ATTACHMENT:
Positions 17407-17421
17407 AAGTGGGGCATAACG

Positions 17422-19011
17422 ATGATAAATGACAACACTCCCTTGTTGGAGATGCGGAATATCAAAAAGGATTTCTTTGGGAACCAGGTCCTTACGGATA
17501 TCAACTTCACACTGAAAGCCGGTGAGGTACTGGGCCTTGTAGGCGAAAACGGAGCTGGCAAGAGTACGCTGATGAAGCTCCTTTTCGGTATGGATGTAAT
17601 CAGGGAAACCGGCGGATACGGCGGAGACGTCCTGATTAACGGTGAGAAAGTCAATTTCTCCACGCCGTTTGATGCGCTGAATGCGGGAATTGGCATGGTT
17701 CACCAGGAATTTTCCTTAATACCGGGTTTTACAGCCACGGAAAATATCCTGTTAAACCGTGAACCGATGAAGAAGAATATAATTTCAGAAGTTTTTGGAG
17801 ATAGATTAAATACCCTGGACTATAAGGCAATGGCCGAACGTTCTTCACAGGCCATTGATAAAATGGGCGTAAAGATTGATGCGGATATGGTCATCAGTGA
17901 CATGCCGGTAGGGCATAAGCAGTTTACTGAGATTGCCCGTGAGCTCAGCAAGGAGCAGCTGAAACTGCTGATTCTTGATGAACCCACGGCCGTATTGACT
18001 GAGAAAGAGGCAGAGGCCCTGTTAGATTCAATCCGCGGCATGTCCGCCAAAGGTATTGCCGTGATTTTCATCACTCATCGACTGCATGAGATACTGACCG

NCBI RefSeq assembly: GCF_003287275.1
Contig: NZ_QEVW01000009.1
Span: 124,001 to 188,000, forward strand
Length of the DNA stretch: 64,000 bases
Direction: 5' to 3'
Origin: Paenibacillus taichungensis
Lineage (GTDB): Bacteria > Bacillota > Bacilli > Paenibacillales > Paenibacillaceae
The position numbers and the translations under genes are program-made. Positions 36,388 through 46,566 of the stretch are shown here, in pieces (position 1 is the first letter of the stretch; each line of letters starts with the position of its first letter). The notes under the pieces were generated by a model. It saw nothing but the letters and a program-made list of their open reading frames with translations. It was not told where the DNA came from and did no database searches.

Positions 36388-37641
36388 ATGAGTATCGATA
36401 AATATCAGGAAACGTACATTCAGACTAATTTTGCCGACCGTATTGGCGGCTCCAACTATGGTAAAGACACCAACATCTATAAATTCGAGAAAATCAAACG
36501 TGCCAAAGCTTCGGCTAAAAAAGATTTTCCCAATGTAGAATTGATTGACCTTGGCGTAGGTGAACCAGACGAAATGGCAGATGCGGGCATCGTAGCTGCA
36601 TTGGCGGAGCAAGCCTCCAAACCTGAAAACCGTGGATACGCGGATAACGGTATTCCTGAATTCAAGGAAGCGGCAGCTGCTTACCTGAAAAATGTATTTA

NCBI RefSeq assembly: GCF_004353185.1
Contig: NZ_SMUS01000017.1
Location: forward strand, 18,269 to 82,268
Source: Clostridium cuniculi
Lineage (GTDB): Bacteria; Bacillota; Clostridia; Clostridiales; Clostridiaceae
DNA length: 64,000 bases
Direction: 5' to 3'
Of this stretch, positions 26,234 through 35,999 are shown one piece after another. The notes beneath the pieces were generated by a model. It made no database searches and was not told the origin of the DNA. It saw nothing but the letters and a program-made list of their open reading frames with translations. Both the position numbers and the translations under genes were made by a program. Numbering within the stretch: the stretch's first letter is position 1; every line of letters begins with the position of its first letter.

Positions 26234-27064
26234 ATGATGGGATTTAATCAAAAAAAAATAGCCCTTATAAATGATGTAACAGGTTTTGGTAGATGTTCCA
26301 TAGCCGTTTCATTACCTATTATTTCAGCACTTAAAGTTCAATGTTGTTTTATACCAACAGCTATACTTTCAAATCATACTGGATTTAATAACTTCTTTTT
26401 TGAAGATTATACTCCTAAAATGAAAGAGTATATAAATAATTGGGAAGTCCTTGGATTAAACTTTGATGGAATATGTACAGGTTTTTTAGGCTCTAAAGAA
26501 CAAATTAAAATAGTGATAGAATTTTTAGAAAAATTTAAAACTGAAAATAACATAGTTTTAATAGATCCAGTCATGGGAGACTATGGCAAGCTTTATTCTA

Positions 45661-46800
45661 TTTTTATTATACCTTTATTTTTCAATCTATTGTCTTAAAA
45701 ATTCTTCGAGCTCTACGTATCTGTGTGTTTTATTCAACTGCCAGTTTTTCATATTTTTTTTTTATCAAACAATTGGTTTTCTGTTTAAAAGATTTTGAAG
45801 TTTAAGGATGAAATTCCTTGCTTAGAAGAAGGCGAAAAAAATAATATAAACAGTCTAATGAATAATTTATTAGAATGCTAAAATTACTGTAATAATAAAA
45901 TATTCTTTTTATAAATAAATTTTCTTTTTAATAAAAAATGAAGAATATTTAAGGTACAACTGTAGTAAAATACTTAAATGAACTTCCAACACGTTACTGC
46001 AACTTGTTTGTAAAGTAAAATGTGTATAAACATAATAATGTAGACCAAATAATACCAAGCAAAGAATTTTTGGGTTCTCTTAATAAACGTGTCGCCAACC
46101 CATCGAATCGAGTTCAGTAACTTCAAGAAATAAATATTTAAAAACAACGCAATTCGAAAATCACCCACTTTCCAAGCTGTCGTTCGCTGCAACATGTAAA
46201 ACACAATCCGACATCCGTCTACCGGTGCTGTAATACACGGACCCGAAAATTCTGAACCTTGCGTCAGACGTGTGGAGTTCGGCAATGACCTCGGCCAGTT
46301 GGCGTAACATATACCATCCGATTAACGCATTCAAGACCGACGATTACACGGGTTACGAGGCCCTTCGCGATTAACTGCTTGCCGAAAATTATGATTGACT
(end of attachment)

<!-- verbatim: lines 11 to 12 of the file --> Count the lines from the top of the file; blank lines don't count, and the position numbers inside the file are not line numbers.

NCBI RefSeq assembly: GCF_003287275.1
Contig: NZ_QEVW01000009.1